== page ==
AskERIC Lesson Plans
Lesson Plan #:AELP-PHY0041

Roller Coasters In The Classroom

An AskERIC Lesson Plan

AUTHOR: Michael Kneese, Snake River Junior High, Blackfoot, Idaho


 Many of the principles of kinetic and potential energy can be experienced by students in the classroom. Construction of a model roller coaster enables better understanding of these basic physical laws. With certain variations, students can become more aware of acceleration and momentum.


  1. The students shall be able to accurately define potential and kinetic energy.
  2. The students will explain the relationship of height to potential energy and the resulting kinetic energy.
  3. The students will know and understand the effects of weight and speed on momentum.
  1. 12 feet of clear 1/4 inch vinyl tubing
  2. 3-4 BB's
  3. a yard stick for measuring

 Divide the class into groups of 3 to 5 students. Each group will have the materials listed above. Assign the groups to design a roller coaster with the first hill at a height of 4 feet and two more hills following. The group that is able to design a roller coaster with the most total inches in the height of the three hills wins the class contest.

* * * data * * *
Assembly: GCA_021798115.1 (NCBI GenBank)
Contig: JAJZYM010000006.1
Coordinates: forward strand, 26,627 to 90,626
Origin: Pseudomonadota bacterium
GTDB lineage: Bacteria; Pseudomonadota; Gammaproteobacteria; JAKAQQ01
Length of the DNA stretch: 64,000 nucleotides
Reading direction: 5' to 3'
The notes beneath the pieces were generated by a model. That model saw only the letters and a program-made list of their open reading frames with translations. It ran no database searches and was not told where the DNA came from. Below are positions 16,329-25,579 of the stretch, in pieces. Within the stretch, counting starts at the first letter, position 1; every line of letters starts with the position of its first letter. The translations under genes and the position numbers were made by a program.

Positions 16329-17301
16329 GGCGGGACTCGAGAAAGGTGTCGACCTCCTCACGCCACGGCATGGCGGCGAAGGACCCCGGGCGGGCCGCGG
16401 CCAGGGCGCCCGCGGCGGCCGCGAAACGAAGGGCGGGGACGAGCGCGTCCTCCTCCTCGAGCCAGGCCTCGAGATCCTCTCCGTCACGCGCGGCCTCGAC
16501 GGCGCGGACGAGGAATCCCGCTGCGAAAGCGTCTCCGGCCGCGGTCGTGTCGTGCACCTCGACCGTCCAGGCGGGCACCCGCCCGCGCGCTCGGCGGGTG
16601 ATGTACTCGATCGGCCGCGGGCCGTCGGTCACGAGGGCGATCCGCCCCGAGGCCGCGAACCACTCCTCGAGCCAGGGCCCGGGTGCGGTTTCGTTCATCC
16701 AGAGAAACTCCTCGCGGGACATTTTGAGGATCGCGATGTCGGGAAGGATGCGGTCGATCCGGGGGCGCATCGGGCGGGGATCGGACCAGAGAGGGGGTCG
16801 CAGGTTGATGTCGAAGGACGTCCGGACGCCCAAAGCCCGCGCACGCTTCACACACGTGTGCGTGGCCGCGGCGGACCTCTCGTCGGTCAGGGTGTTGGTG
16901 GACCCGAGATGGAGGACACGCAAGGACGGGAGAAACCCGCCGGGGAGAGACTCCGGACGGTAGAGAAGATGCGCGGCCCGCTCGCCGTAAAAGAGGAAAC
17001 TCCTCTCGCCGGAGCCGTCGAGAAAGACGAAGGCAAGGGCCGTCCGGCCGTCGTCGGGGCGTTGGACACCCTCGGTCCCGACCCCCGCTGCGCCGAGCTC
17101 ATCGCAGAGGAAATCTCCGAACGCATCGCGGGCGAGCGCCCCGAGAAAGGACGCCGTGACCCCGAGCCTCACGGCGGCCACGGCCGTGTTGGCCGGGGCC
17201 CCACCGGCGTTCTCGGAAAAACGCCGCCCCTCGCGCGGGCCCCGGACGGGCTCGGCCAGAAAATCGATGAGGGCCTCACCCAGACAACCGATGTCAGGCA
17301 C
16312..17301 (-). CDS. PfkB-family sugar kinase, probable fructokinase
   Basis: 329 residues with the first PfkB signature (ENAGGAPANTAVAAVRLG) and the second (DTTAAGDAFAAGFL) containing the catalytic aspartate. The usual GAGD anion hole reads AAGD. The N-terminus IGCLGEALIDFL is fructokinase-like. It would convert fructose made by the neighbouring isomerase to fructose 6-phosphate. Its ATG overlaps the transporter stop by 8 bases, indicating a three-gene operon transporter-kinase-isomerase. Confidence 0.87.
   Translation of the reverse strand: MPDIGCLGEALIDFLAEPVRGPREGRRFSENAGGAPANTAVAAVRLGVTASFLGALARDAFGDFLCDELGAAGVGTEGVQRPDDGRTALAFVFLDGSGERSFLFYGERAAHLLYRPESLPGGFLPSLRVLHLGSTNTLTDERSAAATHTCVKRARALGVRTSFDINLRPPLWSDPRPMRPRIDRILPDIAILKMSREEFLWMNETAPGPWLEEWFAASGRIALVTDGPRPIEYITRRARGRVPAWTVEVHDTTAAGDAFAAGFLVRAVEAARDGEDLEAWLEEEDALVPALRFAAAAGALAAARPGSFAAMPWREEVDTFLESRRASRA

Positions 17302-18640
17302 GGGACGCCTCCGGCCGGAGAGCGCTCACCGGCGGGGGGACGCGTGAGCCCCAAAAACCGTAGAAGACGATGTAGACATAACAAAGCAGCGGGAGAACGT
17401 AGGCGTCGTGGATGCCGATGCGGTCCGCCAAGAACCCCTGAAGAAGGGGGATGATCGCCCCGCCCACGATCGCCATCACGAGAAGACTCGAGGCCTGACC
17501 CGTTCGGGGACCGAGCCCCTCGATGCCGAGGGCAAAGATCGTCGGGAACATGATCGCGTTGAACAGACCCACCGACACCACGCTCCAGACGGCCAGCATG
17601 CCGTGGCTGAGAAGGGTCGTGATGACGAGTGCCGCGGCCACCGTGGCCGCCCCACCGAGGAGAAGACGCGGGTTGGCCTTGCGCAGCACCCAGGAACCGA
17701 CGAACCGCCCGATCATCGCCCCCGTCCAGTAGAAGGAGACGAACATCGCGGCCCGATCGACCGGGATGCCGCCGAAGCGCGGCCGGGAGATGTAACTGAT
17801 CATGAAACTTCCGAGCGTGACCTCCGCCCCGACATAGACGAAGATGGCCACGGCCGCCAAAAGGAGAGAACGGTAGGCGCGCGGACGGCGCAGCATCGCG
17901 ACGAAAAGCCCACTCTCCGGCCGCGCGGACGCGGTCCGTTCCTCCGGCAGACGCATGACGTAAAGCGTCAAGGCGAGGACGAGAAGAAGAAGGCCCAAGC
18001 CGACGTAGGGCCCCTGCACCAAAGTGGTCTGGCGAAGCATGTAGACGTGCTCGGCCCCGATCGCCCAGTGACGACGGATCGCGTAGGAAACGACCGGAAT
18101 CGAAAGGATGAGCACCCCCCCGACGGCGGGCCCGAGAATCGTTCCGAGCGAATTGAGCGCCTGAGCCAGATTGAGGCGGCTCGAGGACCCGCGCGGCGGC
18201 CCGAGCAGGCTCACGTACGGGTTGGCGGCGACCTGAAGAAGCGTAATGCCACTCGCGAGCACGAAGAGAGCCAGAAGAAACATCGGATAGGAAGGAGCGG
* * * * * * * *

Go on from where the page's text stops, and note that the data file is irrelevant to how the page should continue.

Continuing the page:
As the students work together they can try to put side motion to the tubing to develop more speed in the BB. As the height and angles of the roller coaster are changed the groups will understand the effects each design change has on the BB. This is a good activity for 45 to 60 minutes. If possible, find other materials of greater and less density than a BB to test the changes in a lighter or heavier vehicle on the roller coaster.

May 1994

These lesson plans are the result of the work of the teachers who have attended the Columbia Education Center's Summer Workshop. CEC is a consortium of teacher from 14 western states dedicated to improving the quality of education in the rural, western, United States, and particularly the quality of math and science Education. CEC uses Big Sky Telegraph as the hub of their telecommunications network that allows the participating teachers to stay in contact with their trainers and peers that they have met at the Workshops.

This activity has been copied, with permission, from the Educational Resources Information Center (ERIC) server to ours, to allow faster access from our website. We encourage you to explore the original site.

Return to Reach Out! Home Page
To Reach Out! volunteer organization at the University of Michigan